In the complaint against Jones O. Godwin, the operator of Skid-e-kids, the FTC alleged that he allowed children to register without seeking permission from their parents. The company’s online privacy policy says that children must provide a valid parent’s email address in order to register on the website. But the FTC found that the 5,600 children who registered were able to provide personal information, including their birthday, email address, first and last names, and city of residence without parental consent.

Godwin was ordered to pay a $100,000 civil penalty, which can be reduced to $1,000 if he complies with oversight provisions.

In the ScanScout case, the FTC alleged that the online advertiser deceptively claimed that consumers could opt out of targeted ads by changing their computer’s Internet settings to block cookies. What ScanScout used were so-called Flash cookies, which could not be blocked.The FTC ordered ScanScout to provide a user-friendly way for consumers to opt out of being tracked.


Privacy group asks FTC for Facebook inquiry

Regulators propose tougher online privacy protections for kids

Lawmakers urge FTC to investigate Facebook for cookies

--Angel Jennings

Apps that are child's play for iPhone and iPad

While there are numerous reasons to not use your handy tech devices with your little ones -- developmental and hygienic -- some of us find exposure to the ubiquitous small screens unavoidable.

Although in my family we do try to limit our use of digital devices, with a preference for face-to-face and real-world interactions, my 5-month-old has become familiar enough with the smartphones and tablets in our household that he can scroll, swipe and perform several multi-touch actions.

It's not that we have tried to show him any of this, but we use the devices so often to shoot photos and video of his every move and Skype with his grandmother, who lives out of town. Because he has quickly adapted to them, I have acquiesced somewhat and created a folder on my phone with apps just for him.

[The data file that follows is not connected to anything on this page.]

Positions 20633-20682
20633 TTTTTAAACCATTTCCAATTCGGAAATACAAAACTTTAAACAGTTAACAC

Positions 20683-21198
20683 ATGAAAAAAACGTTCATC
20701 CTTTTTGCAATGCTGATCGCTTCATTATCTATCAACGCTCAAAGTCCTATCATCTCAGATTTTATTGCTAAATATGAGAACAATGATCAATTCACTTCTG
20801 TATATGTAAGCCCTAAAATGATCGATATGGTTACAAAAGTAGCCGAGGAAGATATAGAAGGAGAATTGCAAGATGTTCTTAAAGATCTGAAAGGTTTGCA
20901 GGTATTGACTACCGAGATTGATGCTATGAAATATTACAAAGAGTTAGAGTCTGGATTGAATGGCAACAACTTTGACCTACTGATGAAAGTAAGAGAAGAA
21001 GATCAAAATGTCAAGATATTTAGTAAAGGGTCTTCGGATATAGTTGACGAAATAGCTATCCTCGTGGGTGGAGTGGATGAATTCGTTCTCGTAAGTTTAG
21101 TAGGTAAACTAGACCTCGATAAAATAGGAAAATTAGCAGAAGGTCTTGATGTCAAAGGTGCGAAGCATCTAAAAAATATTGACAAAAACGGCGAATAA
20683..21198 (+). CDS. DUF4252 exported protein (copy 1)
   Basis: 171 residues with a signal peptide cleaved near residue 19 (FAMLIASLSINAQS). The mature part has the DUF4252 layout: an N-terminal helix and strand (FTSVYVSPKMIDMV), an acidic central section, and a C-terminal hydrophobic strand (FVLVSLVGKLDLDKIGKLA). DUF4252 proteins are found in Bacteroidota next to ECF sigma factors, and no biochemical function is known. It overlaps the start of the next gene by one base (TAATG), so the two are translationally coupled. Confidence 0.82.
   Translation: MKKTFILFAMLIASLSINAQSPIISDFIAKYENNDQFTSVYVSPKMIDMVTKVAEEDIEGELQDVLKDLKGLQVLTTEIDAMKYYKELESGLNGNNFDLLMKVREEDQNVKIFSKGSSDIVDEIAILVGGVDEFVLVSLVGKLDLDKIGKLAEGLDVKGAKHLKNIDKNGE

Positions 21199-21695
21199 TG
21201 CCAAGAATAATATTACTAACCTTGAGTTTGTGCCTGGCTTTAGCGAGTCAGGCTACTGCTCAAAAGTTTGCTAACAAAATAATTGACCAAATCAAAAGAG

I'm more interested in saving money for his college (or heck, even preschool) than spending on apps and in having him engage with the real world than focus on a small glowing screen. So the apps that I do use with my son, first, are free or cheap, and second, are less about bells and whistles and killer graphics than they are about encouraging engagement and reinforcing experiences with a causal connection.

Animal sounds for babyHere are five apps (with a few bonus items) in my baby's folder on my iPhone and iPad:

1. Animal Sounds for Baby: Fisher Price offers three free Laugh & Learn iPhone/iPod apps designed for babies ages 6 months and up. Among them is this, featuring a selection of animated animals that smile, dance and growl, quack or make their other appropriate sounds. Your child can get a response from the animal by tapping, tilting and shaking the screen.

A cheerful woman's voice says the name of the animal as it is highlighted on the screen. (I usually join her.) After a series of animals, there's a catchy little song and dance.

The app runs through two groups of animals and then repeats. (Honestly, though, I can usually make it through only about two reps before the song takes root in my head.)

There's also Let's Count Animals! for Baby using the same animals from the former app to demonstrate counting from 1 to 5 and Where's Puppy's Nose? for Baby to playfully demonstrate where the nose, ears, eyes, mouth, tummy, head, hands and feet are.


Continue reading »

Toys R Us expands electronics assortment

Toys r us store

Barbie dolls and stuffed animals are getting more high-tech neighbors at Toys R Us stores, with the retailer announcing that it has bolstered its electronics assortment ahead of the all-important holiday season.

The company said its stores now feature new and expanded product categories including prepaid mobile phones, tablet computers, headphones, iPod docks, digital cameras and accessories for the Apple ecosystem.